Using fennel to increase milk production

October 22, 2012

From time to time we like to turn the spotlight on one of the herbs that we use in our products, such as goat’s rue, plantain, and fenugreek.

Today, we’re focusing on a versatile herb that features in a number of our products:  fennel.

You may know from eating the plant in a salad or garnish that fennel is a licorice flavored, feathery, aromatic herb. It grows to be several feet tall with umbels of small, yellow flowers that look very similar to a dill plant.  Its name derives from a Latin word for hay.

Fennel has many uses, from the culinary to the medicinal.  It features prominently in Mediterranean cuisine, used as a spice, eaten raw, cooked as a side dish, used in pasta and risottos, and used in vegetable and meat dishes, among other uses.

Its medicinal uses are similarly varied.  Fennel was found by the German Commission E to relieve mild indigestion and coughs.  The seeds can be chewed to sweeten breath and help a toothache, and a gargle will relieve a sore throat. Fennel is sometimes used as a colic remedy.  It’s even used as flavoring in some natural toothpastes.  You may have also seen fennel seeds offered as you leave Indian restaurants to help with digestion.

Fennel has been used for centuries to increase breast milk production, and it’s an ingredient in a number of our products, including: More Milk Plus, More Milk Plus Alcohol Free, More Milk Plus Capsules, More Milk Special Blend, More Milk Special Blend Alcohol Free, More Milk Special Blend Capsules, and More Milk.  We do not use fennel oil, but instead the whole seed extract in our products.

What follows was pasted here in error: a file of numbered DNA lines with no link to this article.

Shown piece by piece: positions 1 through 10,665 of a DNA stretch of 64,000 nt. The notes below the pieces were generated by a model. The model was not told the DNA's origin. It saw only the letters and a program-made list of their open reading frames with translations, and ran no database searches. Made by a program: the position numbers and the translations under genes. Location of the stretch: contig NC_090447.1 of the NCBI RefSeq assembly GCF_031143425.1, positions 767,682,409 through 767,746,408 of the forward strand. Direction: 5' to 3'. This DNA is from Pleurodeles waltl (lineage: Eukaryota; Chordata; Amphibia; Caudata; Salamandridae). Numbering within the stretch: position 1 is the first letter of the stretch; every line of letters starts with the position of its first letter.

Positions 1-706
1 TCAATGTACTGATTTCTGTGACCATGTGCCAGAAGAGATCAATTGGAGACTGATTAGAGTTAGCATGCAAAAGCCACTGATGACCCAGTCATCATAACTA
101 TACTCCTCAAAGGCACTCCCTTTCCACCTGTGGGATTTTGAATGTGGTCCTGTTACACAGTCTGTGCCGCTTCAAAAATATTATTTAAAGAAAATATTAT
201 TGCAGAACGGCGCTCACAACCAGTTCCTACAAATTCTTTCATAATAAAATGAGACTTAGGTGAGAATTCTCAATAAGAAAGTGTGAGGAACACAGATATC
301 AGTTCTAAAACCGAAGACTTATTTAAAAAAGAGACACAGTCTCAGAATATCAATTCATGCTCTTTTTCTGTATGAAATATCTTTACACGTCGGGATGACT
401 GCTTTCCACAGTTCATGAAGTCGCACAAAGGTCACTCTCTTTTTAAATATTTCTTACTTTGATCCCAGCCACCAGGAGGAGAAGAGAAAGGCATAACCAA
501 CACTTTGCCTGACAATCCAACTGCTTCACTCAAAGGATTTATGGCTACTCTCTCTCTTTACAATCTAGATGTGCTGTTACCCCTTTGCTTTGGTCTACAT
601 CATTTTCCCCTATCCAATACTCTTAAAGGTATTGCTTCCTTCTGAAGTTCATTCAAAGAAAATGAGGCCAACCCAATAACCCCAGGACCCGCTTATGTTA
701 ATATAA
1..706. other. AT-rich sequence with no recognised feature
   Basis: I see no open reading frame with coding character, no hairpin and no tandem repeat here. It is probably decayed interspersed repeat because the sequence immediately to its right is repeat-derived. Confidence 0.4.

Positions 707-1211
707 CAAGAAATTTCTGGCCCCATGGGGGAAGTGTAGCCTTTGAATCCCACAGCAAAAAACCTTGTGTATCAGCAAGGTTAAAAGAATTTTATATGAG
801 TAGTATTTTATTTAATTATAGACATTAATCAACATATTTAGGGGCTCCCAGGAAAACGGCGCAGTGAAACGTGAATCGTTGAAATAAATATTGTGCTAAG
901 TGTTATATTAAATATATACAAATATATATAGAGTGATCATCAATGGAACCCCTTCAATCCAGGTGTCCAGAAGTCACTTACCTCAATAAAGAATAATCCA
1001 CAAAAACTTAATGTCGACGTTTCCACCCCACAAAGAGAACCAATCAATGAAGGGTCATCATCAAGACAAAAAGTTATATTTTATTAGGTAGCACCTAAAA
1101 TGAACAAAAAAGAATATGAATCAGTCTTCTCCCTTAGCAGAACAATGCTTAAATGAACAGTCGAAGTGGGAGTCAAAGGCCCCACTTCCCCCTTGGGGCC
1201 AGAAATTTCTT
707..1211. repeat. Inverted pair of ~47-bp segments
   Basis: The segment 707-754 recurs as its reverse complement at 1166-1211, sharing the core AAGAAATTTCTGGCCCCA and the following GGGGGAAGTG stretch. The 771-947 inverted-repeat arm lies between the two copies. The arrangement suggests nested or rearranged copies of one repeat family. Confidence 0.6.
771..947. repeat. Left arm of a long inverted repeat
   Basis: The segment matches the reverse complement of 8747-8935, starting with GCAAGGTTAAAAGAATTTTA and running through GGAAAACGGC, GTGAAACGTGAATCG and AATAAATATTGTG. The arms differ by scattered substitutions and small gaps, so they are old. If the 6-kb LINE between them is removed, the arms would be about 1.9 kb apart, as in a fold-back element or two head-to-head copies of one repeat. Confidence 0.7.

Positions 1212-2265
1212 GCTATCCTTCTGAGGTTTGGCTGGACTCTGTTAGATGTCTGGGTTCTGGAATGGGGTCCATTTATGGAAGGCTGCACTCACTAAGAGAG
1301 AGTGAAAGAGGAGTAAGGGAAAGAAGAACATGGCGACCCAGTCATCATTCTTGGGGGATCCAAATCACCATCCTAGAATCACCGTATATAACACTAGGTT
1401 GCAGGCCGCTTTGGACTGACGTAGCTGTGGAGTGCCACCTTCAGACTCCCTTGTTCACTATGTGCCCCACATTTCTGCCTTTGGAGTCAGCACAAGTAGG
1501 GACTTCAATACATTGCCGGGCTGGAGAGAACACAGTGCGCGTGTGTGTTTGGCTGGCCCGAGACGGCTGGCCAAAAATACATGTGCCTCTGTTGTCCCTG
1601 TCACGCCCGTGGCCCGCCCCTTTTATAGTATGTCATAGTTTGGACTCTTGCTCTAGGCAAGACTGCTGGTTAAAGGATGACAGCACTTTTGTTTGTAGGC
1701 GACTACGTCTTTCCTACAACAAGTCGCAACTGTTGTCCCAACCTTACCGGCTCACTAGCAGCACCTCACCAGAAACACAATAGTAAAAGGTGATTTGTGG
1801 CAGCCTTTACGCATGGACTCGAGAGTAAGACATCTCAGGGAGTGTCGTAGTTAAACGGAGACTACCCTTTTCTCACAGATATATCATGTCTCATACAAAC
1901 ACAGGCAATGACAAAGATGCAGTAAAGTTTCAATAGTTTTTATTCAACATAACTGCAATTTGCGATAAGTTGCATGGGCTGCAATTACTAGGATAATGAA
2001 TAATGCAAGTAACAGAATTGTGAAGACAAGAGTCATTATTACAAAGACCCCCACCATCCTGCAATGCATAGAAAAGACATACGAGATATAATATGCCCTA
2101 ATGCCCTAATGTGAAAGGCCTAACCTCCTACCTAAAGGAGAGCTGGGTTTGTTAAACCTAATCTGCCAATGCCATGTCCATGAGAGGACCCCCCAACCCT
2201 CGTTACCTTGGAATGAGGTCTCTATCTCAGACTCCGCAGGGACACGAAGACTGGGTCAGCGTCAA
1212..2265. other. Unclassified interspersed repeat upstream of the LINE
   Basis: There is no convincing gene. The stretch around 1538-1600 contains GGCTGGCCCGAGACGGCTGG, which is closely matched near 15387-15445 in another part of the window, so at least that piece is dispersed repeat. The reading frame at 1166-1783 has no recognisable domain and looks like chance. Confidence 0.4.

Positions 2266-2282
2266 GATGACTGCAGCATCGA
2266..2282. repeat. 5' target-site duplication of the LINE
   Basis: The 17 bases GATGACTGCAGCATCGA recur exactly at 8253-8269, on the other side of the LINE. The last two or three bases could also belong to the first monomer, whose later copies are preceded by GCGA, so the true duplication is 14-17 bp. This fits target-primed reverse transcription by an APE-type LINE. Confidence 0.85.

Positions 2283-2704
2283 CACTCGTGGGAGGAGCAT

To prepare fennel tea, The Nursing Mother’s Herbal recommends combining 1-3 teaspoons of freshly crushed seeds with 8 ounces of boiling water, covering, and steeping for 10-20 minutes.  It can be drunk up to 5-6 times per day.  You can also use fennel in a compress to relieve swollen, tender breasts by putting crushed seeds in hot water.

The essential oil of fennel is not recommended for use during pregnancy or with infants and small children.  There are no known drug interactions with fennel.

Sources:  The Nursing Mother’s Herbal, Lowmilksupply.org, WikipediaImage credit: Wikimedia Commons

This information is provided for educational purposes only, and should not to be construed as medical advice.  These statements have not been evaluated by the Food and Drug Administration. This product is not intended to diagnose, treat, cure, or prevent any disease. 

Tags: fennel galactagogue increasing breastmilk production increasing milk supply lowmilksupply.org more milk more milk plus more milk plus alcohol free more milk plus capsules more milk special blend more milk special blend alcohol free more milk special blend capsules the nursing mother's herbal




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